Sell, L.A., Cowen, P.J., Robson, P.J. (1995) Ondansetron and opiate craving A novel
pharmacological approach to Addiction. British Journal of Psychiatry,166, 511-514.
Conclusion Our current findings do not support a role for 5-HT3 receptor agonists
in the reduction of craving in opiate addicts.
Strang, J., Marks, I., Dawe, S., et al. (1997) Type of hospital setting and treatment
outcome with heroin addicts Results from a randomised trial. British Journal of Psychiatry,
Conclusions From pre-treatment onwards significant differences in process and outcome
were found after allocation to treatment on either DDU or GEN. Further randomised
studies are required to replicate and explain these findings.
Seoane, A., Carrasco, G., Cabre, L., et al (1997) Efficacy and safety of two new
methods of rapid intravenous detoxification in heroin addicts previously treated
without success. British Journal of Psychiatry, 171, 340-345.
Conclusions Successful rapid intravenous detoxification can be achieved using relatively
light levels of sedation.
Heroin is More Than Just Diamorphine
Authors: John Stranga; Les Kingb
Affiliations: a Professor of the Addictions and Director, National Addiction Centre,
the Maudsley Hospital/Institute of Psychiatry, London
b Head of Drugs Intelligence Laboratory, the Forensic Science Service, Lambeth Road,
Publication Frequency: 6 issues per year
Published in:Addiction Research & Theory, Volume 5, Issue 1 April 1997 , pages iii
Heroin isn't just heroin anymore. Over the last two decades, there has been diversification
in the forms and 'brands' of heroin which exist in both the domestic as well as international
marketplaces. Closer examination reveals important differences between these 'brands'.
Black market heroin may now be obtained in either the form of salt (hydrochloride)
or the separated base. Importantly, the different forms have different suitabilities
for use by injection or by 'chasing the dragon', with the salt form being most suitable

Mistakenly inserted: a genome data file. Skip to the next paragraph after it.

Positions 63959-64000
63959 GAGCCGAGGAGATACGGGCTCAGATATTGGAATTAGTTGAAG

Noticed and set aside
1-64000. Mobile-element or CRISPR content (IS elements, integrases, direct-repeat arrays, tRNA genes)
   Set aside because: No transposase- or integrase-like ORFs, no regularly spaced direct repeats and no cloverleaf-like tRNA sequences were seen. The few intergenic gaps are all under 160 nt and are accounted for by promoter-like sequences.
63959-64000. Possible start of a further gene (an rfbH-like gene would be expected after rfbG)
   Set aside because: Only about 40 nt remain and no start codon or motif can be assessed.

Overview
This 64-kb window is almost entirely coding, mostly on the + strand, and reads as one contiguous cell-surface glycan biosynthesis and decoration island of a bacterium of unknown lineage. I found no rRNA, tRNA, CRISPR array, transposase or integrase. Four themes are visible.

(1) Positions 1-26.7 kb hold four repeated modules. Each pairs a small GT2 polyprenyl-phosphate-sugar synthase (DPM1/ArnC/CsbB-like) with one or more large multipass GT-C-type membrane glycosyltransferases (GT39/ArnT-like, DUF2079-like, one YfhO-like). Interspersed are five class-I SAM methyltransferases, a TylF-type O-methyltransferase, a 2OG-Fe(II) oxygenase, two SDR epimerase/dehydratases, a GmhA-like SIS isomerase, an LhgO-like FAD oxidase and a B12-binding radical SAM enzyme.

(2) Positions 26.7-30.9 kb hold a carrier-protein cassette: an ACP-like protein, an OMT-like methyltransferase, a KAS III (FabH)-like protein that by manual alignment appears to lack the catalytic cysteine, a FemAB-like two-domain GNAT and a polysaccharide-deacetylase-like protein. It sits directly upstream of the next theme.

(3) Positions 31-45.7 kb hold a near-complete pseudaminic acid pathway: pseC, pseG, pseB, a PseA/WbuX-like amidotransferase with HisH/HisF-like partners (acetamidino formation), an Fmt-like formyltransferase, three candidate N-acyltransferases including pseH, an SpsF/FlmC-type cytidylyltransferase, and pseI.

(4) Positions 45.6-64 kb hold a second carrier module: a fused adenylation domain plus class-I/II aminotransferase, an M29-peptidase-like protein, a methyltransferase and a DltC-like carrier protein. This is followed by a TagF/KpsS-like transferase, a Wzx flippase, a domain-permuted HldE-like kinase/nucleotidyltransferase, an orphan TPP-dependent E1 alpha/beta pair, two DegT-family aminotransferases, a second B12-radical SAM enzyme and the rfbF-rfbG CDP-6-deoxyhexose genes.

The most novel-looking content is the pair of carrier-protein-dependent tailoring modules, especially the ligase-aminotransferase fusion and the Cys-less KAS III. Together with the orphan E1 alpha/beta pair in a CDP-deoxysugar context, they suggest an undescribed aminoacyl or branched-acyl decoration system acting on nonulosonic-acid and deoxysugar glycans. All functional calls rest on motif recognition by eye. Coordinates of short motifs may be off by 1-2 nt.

for injecting, whilst many of the base forms are either used by 'chasing' or are
chemically transformed to the salt before injection. Country of origin and obvious
physical characteristics such as colour are strong predictors of 'salt' or 'base'
status. When consideration is given to the more recent technique of chasing the dragon,
a new interpretation can be attached to some of the other drugs found in samples
of black market heroin (often described as 'impurities'). New data have identified
that several of these additional drugs increase substantially the proportion of heroin
which sublimates and can successfully be recovered by the heroin 'chaser', and these
increases can be seen in the extent of recovery of both salt and base forms of heroin.
Finally, new policy options are explored in the light of this new evidence-options
that include the proposed development and promotion of NIROAs (non-injectable routes
of administration), and the possible constructive manipulation of the heroin marketplace
through differential application of interdiction efforts so as to promote the move
from injecting to 'chasing' as the chosen method of heroin use.
Keywords: Heroin; black market; route; policy; control. UK; chasing the dragon
Perneger, T.V., Giner, F., del Rio, M. et al (1998) Randomised trial of heroin maintenance
programme for addicts who fail in conventional drug treatments. British Medical Journal,
Ghodse, A.H., Greaves, J.L., Lynch, D., (1999) Evalutation of the opioid addiction
test in an out-patient drug dependency unit. British Journal of Psychiatry,175,
Conclusions The opioid addiction test proved to be a very useful tool for the rapid
diagnosis of opioid dependence in the out-patient clinic. Specialist pupillometric
equipment increases the number of patients correctly identified as opioid dependent
on the first visit, but is not essential.
Smyth, B.P., Barry, J., Lane, A., et al (2005) In-patient treatment of opiate dependence:
medium-term follow-up outcomes. British Journal of Psychiatry, 187, 360-365.
Conclusions Abstinence remains an attainable goal. As the principal influence on
outcome was treatment adherence, in-patient services should seek to enhance rates
of programme completion. After-care should be provided to patients. We caution against
use of pre-treatment patient characteristics as criteria for prioritising access
to in-patient treatment.
Rathod, N.H., Addenbrooke, W.M., Rosenbach, A.F. (2005) Heroin dependence in an English
town: 33-year follow up. British Journal of Psychiatry, 187, 421-425.
Conclusions Results proved favourable in the above three parameters (percentage abstinent
for 10 years, percentage taking methadone and classified as addicted and percentage
mortality) compared with other long-term studies.
Whitty, M., O’Connor, J. (2007) Opiate dependence and pregnancy: 20 year follow up
study. Psychiatric Bulletin, 31, 450-453.
Clinical Implications Mortality was higher in our group than in other long-term follow
up samples. These findings suggest that such participants and their offspring require
intensive long-term support and treatment.
Haasen, C., Verthein, U., Degkwitz, P., et al (2007) Heroin-assisted treatment for
opioid dependence. British Journal of Psychiatry, 191, 55-62.
Conclusions Heroin-assisted treatment is more effective for people with opioid dependence
who continue intravenous heroin while on methadone or maintenance or who are not
enrolled in treatment. Despite a higher risk, it should be considered for treatment
resistance under medical supervision.